National Post "NP99" Best Book of 2015
Paul, who is not always the same Paul, but could very well be a similar Paul, another Paul in a long line of Pauls. Paul runs through forests, drinks in student housing, flirts with girls, at times is a girl, loves men, makes friends, jumps from buildings, hurts people, gets hurt, climbs up towards the sky, waits for a sunrise, and all those human things.
Pauls, the debut short-story collection by the exciting young writer Jess Taylor, is about people: the things that remain unseen to them; how they cope with their unforgettable pasts; the different roles they take in each other's lives; how they hurt each other; how they try to heal each other; the things they want to learn; and the things they'll never discover. At the same time, Pauls is a portrayal of the world as these people see it -- they all exist in a universe that is strange and indifferent to those within it. Coincidences, relationships, conversations, and friendships all pose more questions than answers.
With a unique tone that balances humour, irony, and heavy themes, this series of interconnected stories has already garnered attention from awards' panels, with the title story winning Gold at the 2013 National Magazine Awards. Its contemporary tone and playful language offer an enjoyable read for people who like lively short fiction that focuses attention on themes of identity, relationships, and love.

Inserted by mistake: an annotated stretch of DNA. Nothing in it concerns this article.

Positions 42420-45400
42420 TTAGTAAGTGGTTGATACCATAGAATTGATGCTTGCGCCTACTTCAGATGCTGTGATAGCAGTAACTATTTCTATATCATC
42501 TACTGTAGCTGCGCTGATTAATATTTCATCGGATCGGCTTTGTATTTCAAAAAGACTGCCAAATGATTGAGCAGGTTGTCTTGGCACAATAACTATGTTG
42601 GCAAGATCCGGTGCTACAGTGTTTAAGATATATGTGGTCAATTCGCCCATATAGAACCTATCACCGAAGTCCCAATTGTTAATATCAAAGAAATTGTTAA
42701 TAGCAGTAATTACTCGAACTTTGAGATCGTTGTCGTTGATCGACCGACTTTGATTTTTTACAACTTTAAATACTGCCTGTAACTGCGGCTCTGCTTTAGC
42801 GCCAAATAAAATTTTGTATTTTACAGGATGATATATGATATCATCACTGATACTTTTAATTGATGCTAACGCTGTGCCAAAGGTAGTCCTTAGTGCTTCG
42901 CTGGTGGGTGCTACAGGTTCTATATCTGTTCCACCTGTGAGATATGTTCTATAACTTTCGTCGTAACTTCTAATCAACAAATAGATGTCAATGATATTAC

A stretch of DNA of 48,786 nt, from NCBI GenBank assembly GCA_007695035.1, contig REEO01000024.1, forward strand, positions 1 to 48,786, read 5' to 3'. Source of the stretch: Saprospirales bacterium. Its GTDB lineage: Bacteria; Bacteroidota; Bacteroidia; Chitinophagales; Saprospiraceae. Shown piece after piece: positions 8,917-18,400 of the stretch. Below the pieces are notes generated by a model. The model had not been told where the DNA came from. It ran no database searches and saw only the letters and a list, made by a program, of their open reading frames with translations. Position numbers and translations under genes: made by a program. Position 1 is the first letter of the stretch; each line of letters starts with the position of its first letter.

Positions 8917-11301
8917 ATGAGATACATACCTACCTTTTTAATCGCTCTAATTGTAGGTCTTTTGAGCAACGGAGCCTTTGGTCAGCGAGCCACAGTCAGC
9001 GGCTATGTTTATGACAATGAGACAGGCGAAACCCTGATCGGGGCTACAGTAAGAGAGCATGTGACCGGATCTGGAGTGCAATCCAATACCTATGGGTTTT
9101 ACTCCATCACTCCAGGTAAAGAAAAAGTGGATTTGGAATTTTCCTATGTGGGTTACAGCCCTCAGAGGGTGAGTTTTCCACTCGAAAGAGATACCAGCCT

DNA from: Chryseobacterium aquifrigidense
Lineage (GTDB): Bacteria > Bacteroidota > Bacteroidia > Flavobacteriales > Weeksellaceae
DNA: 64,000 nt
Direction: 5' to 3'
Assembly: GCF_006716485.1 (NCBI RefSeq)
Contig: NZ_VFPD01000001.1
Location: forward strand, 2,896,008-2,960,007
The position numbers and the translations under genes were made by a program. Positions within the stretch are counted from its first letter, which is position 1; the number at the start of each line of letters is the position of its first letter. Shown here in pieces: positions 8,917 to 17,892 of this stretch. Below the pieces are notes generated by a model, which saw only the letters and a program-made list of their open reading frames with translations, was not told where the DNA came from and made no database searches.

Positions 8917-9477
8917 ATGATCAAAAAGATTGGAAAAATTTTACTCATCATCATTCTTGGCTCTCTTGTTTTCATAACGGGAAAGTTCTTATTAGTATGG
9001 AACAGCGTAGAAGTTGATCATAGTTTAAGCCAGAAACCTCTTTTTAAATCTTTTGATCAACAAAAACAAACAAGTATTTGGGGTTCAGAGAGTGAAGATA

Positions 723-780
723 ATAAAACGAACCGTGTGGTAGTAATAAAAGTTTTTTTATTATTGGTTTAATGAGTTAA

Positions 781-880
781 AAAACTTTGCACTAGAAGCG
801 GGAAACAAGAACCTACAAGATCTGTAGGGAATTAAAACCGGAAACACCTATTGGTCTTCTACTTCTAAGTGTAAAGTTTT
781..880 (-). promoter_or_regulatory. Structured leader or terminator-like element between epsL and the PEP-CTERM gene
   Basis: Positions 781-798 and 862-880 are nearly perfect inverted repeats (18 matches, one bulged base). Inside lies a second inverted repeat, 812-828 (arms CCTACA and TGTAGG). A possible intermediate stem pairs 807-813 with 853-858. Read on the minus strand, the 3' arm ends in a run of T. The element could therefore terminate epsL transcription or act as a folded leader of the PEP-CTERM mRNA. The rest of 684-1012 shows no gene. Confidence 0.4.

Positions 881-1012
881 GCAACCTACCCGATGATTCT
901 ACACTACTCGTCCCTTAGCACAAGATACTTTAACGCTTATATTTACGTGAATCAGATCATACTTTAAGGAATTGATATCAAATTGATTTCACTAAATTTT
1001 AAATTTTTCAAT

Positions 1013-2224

Praise for Pauls:
"A magical and penetrating collection of strange, mundane, traumatized and ecstatic people who are all named Paul. Its simple sentences are little atoms of wonder." --Heather O'Neill, author of The Girl Who Was Saturday Night and Lullabies for Little Criminals
"Reading a Jess Taylor story is like planting a magic bean and watching, with a flashlight, as it grows overnight into something you've never seen before. But then you climb up the stalk of the story and look around and realize there is no magic at all, at least, nothing un-real. These are true stories, illuminated with the wisdom of Flannery O'Connor and the wild leaping logic of Hans Christian Andersen." --Michael Winter, author of Minister Without Portfolio and Into the Blizzard: Walking the Fields of the Newfoundland Dead
"I read Jess Taylor's debut with a kind of childlike enthusiasm. As a writer, she's thoughtful, compassionate, imaginative and intellectually curious. Her stories tend to establish themselves slowly, like a storm moving in, and they always revolve around a strong emotional centre that pulls you in, some sort of gravity. Don't resist." --Guillaume Morissette, author of New Tab